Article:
As scientists delve into the study of climate change, new strategies and products are evolving to help them uncover data that is driving the world’s foremost crisis. The scientific community is obtaining significant information from international oceans, especially with the support of autonomous surface vehicles.
Igus provided data cables and energy chains to support a recent assignment in ocean exploration. The United States-based National Oceanic and Atmospheric Administration (NOAA) used two autonomous surface vehicles, called Saildrones, to compare information collected from a noise-reduced research vessel. Components from igus were selected for the project due to their ability to withstand the harmful effects of saltwater and their extended life cycle when compared to components made with steel.
“The reality of self-driving cars is on the horizon, and we have autonomous surface vehicles, like the Saildrone, that are doing amazing things,” says Noah Lawrence-Slavas, an engineer with NOAA. “These vehicles are crossing oceans by themselves, operating in the worst ocean environments. They have the potential to revolutionise both how and what we are able to learn about the ocean.”
Autonomous surface vehicles (ASV) and subsurface vehicles (AUV) are being incorporated more frequently in ocean-based research. Lawrence-Slavas adds that traditional observation centred around ships heading out to sea and recording observations. Buoys equipped with sensors have been used when ships are not in the area.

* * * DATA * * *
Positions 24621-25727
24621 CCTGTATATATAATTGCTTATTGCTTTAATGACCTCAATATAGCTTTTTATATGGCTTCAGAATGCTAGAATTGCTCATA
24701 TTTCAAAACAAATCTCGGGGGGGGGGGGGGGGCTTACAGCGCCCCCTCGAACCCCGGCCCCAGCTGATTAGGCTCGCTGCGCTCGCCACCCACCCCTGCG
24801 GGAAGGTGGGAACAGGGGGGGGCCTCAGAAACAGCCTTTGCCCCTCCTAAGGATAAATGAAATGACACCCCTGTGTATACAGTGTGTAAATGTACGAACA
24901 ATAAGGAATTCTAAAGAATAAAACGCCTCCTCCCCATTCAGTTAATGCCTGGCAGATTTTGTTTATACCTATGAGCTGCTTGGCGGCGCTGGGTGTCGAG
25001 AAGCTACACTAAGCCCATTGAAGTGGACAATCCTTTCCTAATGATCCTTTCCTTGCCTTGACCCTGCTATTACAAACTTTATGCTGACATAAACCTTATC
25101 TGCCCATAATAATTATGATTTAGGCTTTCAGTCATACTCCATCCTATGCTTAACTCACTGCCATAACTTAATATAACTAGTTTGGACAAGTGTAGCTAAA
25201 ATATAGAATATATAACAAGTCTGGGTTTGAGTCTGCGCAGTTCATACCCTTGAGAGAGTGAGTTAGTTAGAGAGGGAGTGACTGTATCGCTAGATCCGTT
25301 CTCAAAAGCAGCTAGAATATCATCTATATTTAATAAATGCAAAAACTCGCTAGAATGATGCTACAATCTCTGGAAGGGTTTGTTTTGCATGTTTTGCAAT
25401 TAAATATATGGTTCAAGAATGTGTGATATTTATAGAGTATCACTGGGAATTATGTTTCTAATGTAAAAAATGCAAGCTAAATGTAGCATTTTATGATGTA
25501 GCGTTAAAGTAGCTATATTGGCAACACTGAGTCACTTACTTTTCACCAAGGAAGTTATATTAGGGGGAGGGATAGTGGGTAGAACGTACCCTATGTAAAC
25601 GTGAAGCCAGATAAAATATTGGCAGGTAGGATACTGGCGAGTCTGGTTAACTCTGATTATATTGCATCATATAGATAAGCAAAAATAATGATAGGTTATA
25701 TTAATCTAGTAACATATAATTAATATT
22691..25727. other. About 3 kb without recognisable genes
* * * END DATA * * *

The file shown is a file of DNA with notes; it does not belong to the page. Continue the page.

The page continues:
Chartering a ship, however, can cost more than $35,000 per day. Scientists can also only collect samples along the route of the vessel. Buoys do an inadequate job of resolving spatial changes in the ocean, particularly in highly variable coastal regions where scientists have observed significant changes in the ocean over short distances. “Buoys also require ships, which increases costs and contributes to limited ship resources,” adds Lawrence-Slavas.
Satellite observations lack the ability to see below the molecule thick skin of the ocean, and do not possess the accuracy needed for many measurements. Autonomous vehicles reduce ship time requirements, increase the range of spatial coverage, and can acquire information unavailable from satellite technology.
“Autonomous vehicles are not a 1:1 replacement for ships or buoys but are more of an augmentation to these traditional technologies used to expand our understanding of the ocean and to make more cost-efficient measurements,” explains Lawrence-Slavas.
In the project with the Saildrone, two units were deployed in the Bering Sea, which forms the divide between Russia and Alaska. They were equipped with echosounders, a type of sonar used to determine the depth of water. The scientists made acoustic observations of walleye pollock, also known as Alaska pollock, for 103 days and recorded their reactions to research vessels. “We wanted to turn the Saildrone into a tool for ocean research by integrating, testing and ground trothing sensors for ocean research on the vehicle,” explains Lawrence-Slavas.